From the second half of the 1980's I have considerably benefited from and greatly value the friendship of colleagues in Japan. In the field of turbulence modelling, mention is especially made of Professors Nobuhide Kasagi, Hiroshi Kawamura, Yasutaka Nagano and Akira Yoshizawa. In experiments and applications relating to heat transfer, Professor K. Suzuki has generated a rich seam of interesting and valuable discoveries while, in the field of building aerodynamics, Professor Shuzo Murakami's work in applying CFD has always been very stimulating. Indeed, it was thanks to him that I paid my first visit to Japan in 1987 spending several weeks at his laboratory as his guest. There have been many others with whom I have had valuable and warmly remembered interactions, especially around the time of the 9th Symposium on Turbulent Shear Flows in 1993, organized so successfully by Professor Suzuki and his colleagues in Kyoto. Finally, in acknowledging my indebtedness to colleagues in Japan, I would express my warm appreciation to Professor Kasagi for his stimulating interactions with me as co-editor of the International Journal of Heat and Fluid Flow.
In broader terms, it is also appropriate to compliment the research efforts made by Japan in computational fluid dynamics. While Japan's leading position in computer hardware has certainly helped its ability to carry out CFD, it is the intelligent, imaginative use of these resources by Japanese computational mechanicists that have had such an impact in advancing our understanding of and ability to compute turbulent flows.
Perhaps before closing, a word or two should be said about where, from my personal perspective, computational efforts in turbulence modelling are likely to go over the next ten years or so. Some see closure efforts, based on the Reynolds-averaged form of the equations of motion, as being about to be superseded by large-eddy simulations. That cannot be the case! It is more than 30 years since Deardorff's first work on large-eddy simulations of channel flow and, while the problems tackled are now vastly more impressive, this is not an approach to turbulent flows that, for most problems, will be adopted over the next decade. This can be seen from the fact that, in one of the most advanced sectors of industry, gas-turbine propulsion, most industrial CFD work is still based on the mixing-length hypothesis. What the availability of LES does set, for those working with the Reynolds equations, is an upper bound on the sensible degree of sophistication of the turbulence model. In my view it is not sensible to solve more than one second-rank turbulence tensor from transport equations - and that tensor must surely be for the Reynolds stresses themselves. Thus, I would not recommend (as some do) the use of two sets of stress-transport equations (one for the large-scale, one for the fine-scale motion) or transport equations for the stress dissipation rates as well as the stresses. If one has a problem where it is necessary to use such an elaborate treatment, perhaps LES, with a good sub-grid-scale model, offers a more attractive route.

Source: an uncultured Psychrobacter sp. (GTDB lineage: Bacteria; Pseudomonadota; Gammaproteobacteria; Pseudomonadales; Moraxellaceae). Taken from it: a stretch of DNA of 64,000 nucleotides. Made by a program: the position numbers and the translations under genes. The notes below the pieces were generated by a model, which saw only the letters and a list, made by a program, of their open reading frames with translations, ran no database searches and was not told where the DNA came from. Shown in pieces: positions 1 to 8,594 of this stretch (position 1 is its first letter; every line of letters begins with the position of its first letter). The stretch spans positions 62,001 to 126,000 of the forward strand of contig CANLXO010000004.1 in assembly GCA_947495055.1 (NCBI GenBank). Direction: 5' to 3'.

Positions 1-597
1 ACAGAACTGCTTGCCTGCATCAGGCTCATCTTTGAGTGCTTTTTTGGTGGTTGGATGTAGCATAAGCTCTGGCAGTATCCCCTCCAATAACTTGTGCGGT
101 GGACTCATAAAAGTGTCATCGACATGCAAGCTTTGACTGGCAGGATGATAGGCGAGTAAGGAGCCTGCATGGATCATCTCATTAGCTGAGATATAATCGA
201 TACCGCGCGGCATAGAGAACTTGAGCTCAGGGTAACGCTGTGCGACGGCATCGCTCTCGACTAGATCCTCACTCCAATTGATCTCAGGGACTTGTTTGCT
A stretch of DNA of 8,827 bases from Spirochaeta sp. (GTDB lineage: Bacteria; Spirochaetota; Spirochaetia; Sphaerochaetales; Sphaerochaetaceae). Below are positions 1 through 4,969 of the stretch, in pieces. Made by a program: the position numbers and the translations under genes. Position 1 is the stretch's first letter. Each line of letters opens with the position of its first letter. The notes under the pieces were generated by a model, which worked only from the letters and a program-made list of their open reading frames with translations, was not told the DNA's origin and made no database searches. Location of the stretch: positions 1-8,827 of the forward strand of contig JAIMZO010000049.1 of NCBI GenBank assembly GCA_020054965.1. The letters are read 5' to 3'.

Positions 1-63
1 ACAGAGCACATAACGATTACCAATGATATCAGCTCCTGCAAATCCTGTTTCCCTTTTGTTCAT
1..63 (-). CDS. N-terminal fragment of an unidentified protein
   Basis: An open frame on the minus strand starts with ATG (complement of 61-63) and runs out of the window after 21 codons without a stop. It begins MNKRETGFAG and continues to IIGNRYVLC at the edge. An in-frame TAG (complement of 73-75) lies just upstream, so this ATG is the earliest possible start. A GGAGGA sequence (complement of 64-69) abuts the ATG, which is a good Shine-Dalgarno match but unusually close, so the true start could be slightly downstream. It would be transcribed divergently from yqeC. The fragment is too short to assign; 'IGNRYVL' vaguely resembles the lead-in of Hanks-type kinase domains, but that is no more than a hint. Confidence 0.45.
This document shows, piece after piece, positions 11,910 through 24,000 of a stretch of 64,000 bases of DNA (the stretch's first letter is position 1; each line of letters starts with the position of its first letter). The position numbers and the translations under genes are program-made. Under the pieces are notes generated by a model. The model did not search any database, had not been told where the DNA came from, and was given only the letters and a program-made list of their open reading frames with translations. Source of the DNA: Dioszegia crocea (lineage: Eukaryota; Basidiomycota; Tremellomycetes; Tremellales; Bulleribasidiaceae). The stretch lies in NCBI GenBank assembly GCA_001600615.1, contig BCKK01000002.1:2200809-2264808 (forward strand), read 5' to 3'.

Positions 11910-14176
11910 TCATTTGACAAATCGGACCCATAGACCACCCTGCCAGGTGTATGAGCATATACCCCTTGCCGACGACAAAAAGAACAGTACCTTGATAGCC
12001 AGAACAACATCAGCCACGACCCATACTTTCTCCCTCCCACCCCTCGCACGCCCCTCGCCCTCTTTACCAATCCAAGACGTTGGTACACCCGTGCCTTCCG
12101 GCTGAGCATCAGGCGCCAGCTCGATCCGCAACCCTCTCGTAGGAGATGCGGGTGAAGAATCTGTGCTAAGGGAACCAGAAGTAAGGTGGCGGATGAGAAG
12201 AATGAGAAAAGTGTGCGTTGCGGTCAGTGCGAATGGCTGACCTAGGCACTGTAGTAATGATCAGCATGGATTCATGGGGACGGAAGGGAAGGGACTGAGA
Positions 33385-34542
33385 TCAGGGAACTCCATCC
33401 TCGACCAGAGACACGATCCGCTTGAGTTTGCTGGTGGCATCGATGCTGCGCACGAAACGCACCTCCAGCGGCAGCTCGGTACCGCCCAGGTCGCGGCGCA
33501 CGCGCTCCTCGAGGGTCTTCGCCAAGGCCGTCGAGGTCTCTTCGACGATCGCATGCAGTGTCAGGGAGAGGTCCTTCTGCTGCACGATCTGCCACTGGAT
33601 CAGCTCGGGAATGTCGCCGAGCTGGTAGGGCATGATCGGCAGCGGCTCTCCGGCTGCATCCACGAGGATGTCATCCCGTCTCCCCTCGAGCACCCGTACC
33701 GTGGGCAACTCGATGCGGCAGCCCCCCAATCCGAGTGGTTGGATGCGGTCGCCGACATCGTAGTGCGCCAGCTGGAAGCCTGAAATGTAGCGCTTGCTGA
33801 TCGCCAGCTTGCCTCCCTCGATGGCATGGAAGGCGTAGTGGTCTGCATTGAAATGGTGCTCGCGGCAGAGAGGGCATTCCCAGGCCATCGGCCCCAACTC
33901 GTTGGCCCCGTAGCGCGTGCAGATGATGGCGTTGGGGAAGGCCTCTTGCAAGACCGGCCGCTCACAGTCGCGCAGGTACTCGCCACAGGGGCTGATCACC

Finally, let me remark that, like turbulence itself, strategies for the modelling of turbulent flows need to remain highly diverse in character. It is as well to remember that the arrival of the automobile has not rendered the bicycle obsolete; still less has the coming of aviation eclipsed the demand for the car. Moreover, design improvements to all three modes of transport continue in parallel. I propose, Mr. Chairman, that a similar "heterogeneous" approach to the computational modelling of turbulence is also needed for the 2lst Century.